Provider organizations quickly spoke out in opposition to MedPAC’s recommendation, asserting that keeping physician payments unchanged (not even keeping payments on par with inflation) ignores the reality that “[p]hysician practices are dealing with massive staffing shortages and skyrocketing expenses.”14

For SNFs, home health agencies, and inpatient rehabilitation facilities, MedPAC agreed to recommend a base payment decrease of 5% to those organizations.15 Further, MedPAC recommended that home health agencies be required to report telehealth services provided during a 30-day care period. For long-term care hospitals and dialysis facilities, however, MedPAC voted to suggest an increase in reimbursement.16 MedPAC did not recommend a payment increase or decrease for ASCs or hospices, but it did recommend an elimination of the 2022 ASC conversion factor.17

The recommendations made by MedPAC during its January 2022 meeting will be included in its annual March report to Congress on Medicare payment policy.18

See the article entitled, “MedPAC’s Next Iteration of Alternative Payment Models.”

“What We Do” Medicare Payment Advisory Commission, (Accessed 1/18/22).

“January 13-14, 2022: Public Meeting” Medicare Payment Advisory Commission, (Accessed 1/10/22).

“MedPAC: Increase hospital pay, no change for physicians in 2023” By Maya Goldman, Modern Healthcare, January 13, 2022, (Accessed 1/20/22) ; “MedPAC votes on 2023 payment recommendations” American Hospital Association, (Accessed 11/20/22).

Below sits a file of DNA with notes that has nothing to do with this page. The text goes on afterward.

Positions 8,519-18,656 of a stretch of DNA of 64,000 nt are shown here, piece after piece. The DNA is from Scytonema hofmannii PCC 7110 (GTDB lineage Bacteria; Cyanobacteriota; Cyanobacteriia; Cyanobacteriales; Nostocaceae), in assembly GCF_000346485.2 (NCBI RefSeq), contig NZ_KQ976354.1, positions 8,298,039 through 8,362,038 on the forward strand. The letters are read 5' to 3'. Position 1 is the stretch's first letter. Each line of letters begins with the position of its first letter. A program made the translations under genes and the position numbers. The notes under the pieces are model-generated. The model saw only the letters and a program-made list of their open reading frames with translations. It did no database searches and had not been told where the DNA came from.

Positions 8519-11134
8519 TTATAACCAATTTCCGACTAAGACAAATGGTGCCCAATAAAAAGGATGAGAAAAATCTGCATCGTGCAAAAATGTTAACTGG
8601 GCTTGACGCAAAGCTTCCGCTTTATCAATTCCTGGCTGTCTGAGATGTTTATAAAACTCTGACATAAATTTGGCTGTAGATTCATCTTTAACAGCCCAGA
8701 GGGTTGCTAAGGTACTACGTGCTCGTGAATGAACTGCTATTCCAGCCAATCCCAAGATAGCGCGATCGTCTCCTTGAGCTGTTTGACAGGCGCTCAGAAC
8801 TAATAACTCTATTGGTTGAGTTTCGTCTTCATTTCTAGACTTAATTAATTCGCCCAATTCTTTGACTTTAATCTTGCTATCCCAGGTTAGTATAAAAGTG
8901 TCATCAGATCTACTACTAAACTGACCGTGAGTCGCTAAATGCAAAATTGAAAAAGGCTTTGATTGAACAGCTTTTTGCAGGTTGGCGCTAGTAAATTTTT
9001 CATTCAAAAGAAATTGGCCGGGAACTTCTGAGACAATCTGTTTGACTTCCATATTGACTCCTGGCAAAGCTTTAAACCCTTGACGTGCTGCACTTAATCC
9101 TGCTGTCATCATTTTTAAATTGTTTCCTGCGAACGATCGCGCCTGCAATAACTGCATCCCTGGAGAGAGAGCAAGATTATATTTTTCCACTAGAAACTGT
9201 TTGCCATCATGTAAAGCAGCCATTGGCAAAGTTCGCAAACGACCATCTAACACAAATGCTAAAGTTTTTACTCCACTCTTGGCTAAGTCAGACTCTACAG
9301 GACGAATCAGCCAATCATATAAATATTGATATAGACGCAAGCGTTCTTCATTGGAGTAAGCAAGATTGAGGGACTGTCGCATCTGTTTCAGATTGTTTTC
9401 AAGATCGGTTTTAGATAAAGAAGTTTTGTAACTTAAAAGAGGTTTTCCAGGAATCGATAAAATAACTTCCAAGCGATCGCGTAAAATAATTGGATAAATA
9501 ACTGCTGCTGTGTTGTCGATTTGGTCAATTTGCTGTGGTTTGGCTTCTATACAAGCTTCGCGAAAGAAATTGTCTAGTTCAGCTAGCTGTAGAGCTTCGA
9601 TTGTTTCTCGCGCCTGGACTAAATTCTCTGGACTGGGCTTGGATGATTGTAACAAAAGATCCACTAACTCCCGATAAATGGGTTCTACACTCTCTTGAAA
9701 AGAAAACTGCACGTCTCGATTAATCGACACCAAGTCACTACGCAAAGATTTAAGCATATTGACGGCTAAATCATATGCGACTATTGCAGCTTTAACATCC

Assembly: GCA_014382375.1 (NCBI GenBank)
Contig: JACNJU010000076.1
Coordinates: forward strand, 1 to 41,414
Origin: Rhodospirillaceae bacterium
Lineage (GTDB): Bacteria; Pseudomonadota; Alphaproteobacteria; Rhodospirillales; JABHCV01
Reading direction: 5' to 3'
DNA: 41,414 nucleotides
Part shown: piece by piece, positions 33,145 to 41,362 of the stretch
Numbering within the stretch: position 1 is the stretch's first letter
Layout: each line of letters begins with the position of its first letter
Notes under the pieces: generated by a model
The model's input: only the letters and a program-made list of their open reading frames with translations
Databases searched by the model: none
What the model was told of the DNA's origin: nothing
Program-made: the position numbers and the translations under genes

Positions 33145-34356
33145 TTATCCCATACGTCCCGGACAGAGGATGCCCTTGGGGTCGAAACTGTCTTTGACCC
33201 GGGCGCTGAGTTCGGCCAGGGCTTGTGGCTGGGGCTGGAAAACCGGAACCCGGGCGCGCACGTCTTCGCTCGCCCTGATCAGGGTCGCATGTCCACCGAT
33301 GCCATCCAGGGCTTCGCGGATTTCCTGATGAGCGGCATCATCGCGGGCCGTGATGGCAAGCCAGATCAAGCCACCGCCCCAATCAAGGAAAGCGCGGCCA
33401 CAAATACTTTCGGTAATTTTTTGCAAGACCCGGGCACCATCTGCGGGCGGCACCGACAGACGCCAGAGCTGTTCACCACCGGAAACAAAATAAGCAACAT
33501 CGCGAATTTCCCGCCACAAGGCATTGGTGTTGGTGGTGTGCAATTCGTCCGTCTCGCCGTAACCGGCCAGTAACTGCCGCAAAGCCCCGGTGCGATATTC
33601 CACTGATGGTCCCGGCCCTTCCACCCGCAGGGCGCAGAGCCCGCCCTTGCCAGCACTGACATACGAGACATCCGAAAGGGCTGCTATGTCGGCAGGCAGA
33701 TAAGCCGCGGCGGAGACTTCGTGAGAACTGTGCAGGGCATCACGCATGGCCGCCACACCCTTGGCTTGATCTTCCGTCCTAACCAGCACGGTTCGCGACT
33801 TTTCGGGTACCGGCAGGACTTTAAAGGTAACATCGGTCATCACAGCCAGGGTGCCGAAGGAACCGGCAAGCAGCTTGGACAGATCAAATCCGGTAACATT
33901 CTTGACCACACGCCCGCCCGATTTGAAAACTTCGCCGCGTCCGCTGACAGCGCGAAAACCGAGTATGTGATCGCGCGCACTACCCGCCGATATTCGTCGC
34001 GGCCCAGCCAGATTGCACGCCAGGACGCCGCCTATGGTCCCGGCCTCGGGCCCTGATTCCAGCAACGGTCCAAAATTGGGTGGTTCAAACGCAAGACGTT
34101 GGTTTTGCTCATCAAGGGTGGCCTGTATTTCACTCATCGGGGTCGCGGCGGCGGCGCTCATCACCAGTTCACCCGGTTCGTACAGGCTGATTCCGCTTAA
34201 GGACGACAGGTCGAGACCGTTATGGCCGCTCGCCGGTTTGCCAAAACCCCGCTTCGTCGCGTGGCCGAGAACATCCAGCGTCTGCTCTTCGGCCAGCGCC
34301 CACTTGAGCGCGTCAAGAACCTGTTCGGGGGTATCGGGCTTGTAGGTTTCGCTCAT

Medicare Payment Advisory Commission, (Accessed 1/10/22).

“Assessing payment adequacy and updating payments: Hospital inpatient and outpatient services; and Mandated report on Bipartisan Budget Act of 2018 changes to the low=volume hospital payment adjustment” By Alison Binkowski, et al., Medicare Payment Advisory Commission, January 13, 2022, available at: (Accessed 1/20/22), p. 2.

Ibid, p. 3.

Notably, “[i]npatient rates will also be subject to an additional statutory 0.5 percent,” which bumps the inpatient hospital rates increase to 2.5%. “MedPAC: Increase hospital pay, no change for physicians in 2023” By Maya Goldman, Modern Healthcare, January 13, 2022, (Accessed 1/20/22); American Hospital Association, (Accessed 11/20/22); “Medicare Payment Advisory Commission Public Meeting” Transcript, January 13, 2022, Medicare Payment Advisory Commission, available at: (Accessed 1/21/22), p. 10.

“MedPAC Votes on Updates to Hospital Base Payment Rates and Physician Payments” Association of American Medical Colleges, January 14, 2022, (Accessed 1/20/22).

Goldman, Modern Healthcare, January 13, 2022.








Association of American Medical Colleges, January 14, 2022.

Healthcare Valuation Banner Advisor's Guide to Healthcare Banner Accountable Care Organizations Banner